ITHACA, N.Y. — James Hunter is now a few months into his new role as chief lending officer at Alternatives Federal Credit Union (FCU) in Ithaca.
Alternatives, which is located at 125 N. Fulton St. in downtown Ithaca, announced Hunter’s hiring in November.
Before coming to Ithaca, he most recently served as executive director of lending and mortgage director of real-estate lending at New Orleans Firemen’s Federal Credit Union in Metairie, Louisiana, a $182 million asset credit union. Hunter has the credit-union development educator (CUDE) certification from the National Credit Union Foundation, per an Alternatives FCU news release.
Hunter says his mission is to help underserved communities tap the financial resources they need.
“Too many people are so far away from the starting line. That’s why I have devoted my life’s work to moving the goalposts to ensure equity,” Hunter said. “Financial inclusion and empowerment are fundamental rights, especially for those who have either been traditionally underbanked, underserved, underinsured, and underappreciated. It is my sincere goal to ensure that everyone has an equal start, and that begins with mission-driven, service-based lending, financial planning, and inclusive visioning.”
During his time in Louisiana, Hunter spearheaded the creation of the Faith Fund. It is a nonprofit designed to help individuals and families better manage their money, escape predatory lending, and work toward financial stability. In Hunter’s words, the Faith Fund provided a “financial hand-up to the underserved.”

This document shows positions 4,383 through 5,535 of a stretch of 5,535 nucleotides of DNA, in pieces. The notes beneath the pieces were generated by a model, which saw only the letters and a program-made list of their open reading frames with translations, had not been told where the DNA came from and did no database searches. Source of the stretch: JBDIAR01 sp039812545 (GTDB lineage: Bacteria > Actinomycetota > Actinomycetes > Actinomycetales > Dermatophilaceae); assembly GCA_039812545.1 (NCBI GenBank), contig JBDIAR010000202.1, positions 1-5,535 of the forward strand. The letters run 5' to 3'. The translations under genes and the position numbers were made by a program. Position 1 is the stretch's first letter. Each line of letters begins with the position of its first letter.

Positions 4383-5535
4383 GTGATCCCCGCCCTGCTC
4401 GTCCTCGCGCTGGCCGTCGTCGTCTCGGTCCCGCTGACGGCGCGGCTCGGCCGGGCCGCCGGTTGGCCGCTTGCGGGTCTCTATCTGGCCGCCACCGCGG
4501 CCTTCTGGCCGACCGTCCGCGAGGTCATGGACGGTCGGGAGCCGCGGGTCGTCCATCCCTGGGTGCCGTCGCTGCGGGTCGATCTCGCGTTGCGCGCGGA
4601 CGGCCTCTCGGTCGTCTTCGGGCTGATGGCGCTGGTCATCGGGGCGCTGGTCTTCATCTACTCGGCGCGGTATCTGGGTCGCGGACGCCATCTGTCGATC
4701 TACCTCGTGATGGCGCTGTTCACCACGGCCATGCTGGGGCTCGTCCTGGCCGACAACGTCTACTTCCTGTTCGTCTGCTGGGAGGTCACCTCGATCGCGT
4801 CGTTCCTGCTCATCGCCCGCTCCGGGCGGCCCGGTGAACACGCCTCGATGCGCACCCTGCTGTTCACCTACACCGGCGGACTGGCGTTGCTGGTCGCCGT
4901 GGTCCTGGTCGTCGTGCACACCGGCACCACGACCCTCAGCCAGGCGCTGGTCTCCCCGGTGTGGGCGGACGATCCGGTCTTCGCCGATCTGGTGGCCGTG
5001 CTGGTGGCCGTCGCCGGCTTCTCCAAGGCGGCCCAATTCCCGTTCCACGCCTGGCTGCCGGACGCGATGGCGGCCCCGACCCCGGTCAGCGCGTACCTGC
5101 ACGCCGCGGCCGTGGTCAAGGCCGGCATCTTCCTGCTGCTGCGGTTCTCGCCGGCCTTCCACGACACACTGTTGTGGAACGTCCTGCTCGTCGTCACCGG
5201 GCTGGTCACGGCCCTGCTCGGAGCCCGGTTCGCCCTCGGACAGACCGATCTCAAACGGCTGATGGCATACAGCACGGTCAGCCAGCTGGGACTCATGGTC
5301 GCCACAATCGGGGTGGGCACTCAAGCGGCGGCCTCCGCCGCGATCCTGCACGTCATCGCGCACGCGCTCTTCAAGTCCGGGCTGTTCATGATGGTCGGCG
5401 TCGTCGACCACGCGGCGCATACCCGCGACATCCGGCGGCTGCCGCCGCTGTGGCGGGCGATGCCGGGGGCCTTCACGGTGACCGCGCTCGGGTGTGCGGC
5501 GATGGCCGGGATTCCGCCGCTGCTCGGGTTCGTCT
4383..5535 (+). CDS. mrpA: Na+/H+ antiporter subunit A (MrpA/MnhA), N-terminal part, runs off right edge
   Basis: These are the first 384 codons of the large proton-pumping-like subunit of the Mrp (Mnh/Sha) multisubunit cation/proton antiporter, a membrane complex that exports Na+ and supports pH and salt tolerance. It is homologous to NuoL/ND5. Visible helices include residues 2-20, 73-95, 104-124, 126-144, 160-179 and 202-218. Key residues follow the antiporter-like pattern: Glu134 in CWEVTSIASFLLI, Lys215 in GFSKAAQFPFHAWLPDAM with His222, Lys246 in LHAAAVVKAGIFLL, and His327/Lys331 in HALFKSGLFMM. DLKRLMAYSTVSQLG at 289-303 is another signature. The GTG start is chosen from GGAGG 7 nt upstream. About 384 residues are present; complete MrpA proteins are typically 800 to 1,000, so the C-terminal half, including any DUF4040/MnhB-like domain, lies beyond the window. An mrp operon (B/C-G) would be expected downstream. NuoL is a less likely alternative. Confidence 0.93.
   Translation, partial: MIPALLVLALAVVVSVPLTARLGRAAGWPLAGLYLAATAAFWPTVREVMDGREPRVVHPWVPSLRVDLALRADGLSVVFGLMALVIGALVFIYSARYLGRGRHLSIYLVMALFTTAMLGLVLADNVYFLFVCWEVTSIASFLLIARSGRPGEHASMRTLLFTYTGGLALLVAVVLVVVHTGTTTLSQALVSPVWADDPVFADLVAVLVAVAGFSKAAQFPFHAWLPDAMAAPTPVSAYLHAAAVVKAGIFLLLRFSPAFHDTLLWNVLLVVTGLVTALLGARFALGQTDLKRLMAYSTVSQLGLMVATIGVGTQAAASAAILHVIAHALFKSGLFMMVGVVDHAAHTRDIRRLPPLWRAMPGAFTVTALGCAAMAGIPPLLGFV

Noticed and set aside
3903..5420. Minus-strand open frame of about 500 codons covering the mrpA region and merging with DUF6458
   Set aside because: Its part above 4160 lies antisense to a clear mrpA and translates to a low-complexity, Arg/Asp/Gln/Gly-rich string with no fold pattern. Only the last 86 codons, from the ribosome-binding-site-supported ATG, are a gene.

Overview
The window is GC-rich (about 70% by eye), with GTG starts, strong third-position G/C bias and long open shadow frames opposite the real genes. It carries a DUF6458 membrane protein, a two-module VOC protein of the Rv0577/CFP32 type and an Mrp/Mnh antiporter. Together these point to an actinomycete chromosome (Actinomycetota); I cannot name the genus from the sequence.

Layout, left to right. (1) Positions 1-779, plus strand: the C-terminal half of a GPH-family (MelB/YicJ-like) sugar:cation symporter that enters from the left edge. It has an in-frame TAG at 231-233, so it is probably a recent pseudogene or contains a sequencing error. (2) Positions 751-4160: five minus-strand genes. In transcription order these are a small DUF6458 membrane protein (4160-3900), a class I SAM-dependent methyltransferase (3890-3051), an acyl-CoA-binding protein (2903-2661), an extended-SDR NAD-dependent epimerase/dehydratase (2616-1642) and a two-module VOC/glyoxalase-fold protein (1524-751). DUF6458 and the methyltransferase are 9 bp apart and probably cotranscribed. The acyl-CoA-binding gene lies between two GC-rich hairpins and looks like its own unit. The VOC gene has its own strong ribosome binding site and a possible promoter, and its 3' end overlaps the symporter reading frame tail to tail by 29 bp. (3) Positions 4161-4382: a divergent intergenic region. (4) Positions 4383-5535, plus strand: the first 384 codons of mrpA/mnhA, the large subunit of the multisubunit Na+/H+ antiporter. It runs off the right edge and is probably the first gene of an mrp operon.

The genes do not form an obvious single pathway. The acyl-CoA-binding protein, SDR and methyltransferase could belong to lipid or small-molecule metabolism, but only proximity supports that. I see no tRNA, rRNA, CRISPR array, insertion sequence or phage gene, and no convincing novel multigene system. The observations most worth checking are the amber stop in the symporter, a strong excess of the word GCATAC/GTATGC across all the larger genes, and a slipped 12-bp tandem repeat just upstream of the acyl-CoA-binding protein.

In addition, Hunter earlier worked at HOPE Federal Credit Union, a $350 million asset community development credit union, based in Jackson, Mississippi. He served as senior VP of mortgage for the credit union, leading its mortgage division.
“During his tenure, mortgage lending increased by 117 percent, generating more than $50 million in loans across the Deep South, one of the most impoverished regions of the nation. In 2017, 99 percent of HOPE’s mortgage loans were high impact loans made to first-time homebuyers, BIPOC persons [black, Indigenous and people of color], and women. These loans also supported and highlighted the community development financial institution’s mission to improve the lives of vulnerable families in a five-state service region,” per the website www.Inclusiv.org, the new name of the New York City–based National Federation of Community Development Credit Unions.
“His lifelong commitment to mission-driven lending, combined with being a champion of credit union service-work, makes him a highly-regarded national leader in the financial industry,” Eric Levine, CEO of Alternatives Federal Credit Union, said.
Founded in 1979, Alternatives Federal Credit Union says it is a community development financial institution (CDFI) “dedicated to building wealth and creating economic opportunity for underserved people and communities.”